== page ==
Technology
HOW TO – Make a rusty nail LED night light

Rustynail
Dick shows you how to make your own rusty nail LED night light!

These blocking oscillator type power supplies work best with ferrite cores, and sometimes they can be hard to locate. Some readers have expressed anxiety over making inductors, and that is understandable since to many, inductors have an aura of mystery about them.

Just to prove that these inductors aren’t magic, or even that critical for that matter, I wound one on a rusty nail that I noticed laying beside the road one day while waiting for a tow truck. It is a 2-1/2 inch (6.5 cm) long flooring nail, which serves as the inductor’s core.

The wire is a twisted pair of #24 solid copper wire that I pulled from a length of CAT-5 (ethernet) cable, which is similar to the wire used to connect telephones inside buildings. I wound 60 turns of the twisted pair in about three layers around the flooring nail, then I connected the start end of one conductor to the finish end of the other conductor and that made it into a 120 turn center tapped inductor.

I connected it to a 2N2222, a 1K resistor, a 1.5 volt penlight cell, and a white LED. Nothing happened. Then, I put a .0027 uf capacitor across the 1 K resistor (it happened to be on the work bench) and the LED came on. Sometimes you need .001 uf or so. The LED glows nicely and the circuit draws 20 milliamps from the AA cell. The waveform on the oscilloscope looks terrible, but the point is that the circuit oscillated with even this rusty nail, and it boosted the output of the 1.5 volt AA cell to over 3 volts peak to drive the LED.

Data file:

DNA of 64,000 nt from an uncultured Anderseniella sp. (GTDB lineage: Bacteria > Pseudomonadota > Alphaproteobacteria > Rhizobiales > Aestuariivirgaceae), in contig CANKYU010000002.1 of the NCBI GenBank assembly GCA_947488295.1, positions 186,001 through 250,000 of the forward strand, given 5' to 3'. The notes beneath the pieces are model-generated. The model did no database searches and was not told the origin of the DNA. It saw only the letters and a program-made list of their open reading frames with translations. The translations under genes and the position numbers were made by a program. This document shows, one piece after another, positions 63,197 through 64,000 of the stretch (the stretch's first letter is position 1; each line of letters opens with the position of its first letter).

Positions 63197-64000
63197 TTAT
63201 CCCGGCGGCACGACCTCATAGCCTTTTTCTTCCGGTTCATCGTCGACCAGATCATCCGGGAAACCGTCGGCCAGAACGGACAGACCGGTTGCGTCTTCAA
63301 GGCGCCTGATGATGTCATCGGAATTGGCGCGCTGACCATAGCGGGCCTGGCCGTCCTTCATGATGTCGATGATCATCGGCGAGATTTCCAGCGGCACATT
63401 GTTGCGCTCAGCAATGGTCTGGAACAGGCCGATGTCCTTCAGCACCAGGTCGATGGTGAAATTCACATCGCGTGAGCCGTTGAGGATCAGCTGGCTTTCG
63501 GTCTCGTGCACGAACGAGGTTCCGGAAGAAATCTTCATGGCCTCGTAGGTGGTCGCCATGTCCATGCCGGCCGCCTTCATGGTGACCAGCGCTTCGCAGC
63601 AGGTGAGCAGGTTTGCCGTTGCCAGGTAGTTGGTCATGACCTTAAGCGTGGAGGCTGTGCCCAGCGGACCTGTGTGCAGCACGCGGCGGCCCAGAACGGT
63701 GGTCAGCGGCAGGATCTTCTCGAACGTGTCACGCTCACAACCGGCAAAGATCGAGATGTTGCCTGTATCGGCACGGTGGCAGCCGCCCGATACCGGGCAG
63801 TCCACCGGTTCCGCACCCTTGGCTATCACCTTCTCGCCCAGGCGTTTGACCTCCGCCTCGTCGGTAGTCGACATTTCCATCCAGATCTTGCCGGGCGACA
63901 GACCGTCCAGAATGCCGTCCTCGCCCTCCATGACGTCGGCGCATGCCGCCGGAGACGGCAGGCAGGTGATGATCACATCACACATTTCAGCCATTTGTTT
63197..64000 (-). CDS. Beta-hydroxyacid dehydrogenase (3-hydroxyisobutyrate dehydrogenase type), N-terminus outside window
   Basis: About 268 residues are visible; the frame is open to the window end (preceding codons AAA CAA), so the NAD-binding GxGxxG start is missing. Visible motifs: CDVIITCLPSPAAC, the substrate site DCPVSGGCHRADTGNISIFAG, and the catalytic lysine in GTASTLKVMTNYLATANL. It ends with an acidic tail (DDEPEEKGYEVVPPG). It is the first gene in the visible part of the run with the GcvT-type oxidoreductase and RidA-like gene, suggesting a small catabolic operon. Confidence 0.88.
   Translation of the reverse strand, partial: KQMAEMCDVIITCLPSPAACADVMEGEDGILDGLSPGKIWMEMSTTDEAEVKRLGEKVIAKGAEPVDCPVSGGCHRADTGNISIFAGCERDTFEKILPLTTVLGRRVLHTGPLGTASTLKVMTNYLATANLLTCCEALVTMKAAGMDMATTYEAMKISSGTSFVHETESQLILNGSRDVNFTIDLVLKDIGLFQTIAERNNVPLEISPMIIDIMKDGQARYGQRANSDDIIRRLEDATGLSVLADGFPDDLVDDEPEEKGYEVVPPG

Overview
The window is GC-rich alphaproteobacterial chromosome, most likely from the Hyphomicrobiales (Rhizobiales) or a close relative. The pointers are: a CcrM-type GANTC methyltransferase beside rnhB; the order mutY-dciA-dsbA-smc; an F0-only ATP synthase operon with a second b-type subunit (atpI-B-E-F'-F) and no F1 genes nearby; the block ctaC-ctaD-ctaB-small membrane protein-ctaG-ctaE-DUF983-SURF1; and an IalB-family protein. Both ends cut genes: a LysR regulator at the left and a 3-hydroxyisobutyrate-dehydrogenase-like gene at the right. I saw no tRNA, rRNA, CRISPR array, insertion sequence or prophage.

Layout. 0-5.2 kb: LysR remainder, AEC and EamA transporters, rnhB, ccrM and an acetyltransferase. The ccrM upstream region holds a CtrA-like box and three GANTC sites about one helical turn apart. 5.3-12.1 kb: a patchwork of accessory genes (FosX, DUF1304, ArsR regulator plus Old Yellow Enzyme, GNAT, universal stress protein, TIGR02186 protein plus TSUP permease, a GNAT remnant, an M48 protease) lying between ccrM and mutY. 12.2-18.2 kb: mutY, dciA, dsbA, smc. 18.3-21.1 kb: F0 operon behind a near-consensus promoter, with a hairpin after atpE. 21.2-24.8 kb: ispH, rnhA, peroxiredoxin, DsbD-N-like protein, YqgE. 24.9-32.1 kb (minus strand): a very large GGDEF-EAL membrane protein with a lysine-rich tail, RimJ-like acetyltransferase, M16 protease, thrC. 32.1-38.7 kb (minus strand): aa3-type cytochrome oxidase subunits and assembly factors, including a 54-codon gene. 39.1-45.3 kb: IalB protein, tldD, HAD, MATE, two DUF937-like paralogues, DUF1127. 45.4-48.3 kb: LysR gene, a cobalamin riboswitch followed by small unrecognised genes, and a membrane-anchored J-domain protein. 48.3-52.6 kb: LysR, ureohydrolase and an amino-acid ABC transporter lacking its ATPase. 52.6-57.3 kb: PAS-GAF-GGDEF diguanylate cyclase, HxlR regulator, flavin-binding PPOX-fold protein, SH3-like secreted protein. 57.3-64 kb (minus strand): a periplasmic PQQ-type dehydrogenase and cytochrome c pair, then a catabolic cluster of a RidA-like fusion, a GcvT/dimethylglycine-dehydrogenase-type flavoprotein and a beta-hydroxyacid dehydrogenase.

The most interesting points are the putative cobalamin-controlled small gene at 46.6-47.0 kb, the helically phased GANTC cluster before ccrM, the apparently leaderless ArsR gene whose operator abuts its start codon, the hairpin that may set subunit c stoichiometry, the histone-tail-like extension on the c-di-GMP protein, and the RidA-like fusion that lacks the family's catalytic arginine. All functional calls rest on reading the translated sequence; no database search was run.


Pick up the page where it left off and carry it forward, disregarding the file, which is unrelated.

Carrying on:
Those who are familiar with some aspects of coil core selection would quickly point out that the eddy currents would be huge since iron has a low resistance compared to ferrite, or air for that matter, and that there would also likely be other types of large losses. The point here is not that you should run out and buy some flooring nails to make LED lamps, but that this circuit was not “designed”, but was thrown together and worked quite readily. If a rusty nail and some telephone wire is enough to light up a white LED, then the inductor is not so critical. So, relax, go buy a ferrite core and get started on your project.

Rusty Nail LED Night Light – [via] – Link.

8 thoughts on “HOW TO – Make a rusty nail LED night light

  1. Although the link doesn’t point it out, this is another example of a Joule Thief (as previously featured here), simply one of the coolest circuits there is.

  2. Hehehe, Windell you beat me to it! The layout looked suspiciously familiar…

    I like Big Clive’s compact construction, personally. Not that there’s anything wrong with big iron-core inductors, but ferrite wastes less energy.

  3. This is a great kick in the butt to get started on that joule thief I was going to make. I keep coming across the ferrite cores I bought and thinking “I really must make that”

  4. Another useful source of nice little ferrite toroids is dead compact fluorescent lamps. Just take care when opening them to avoid getting a fist-full of glass. The two parts of most CFL cases pop apart with gentle (or carefully destructive) application of a thin screwdriver tip.

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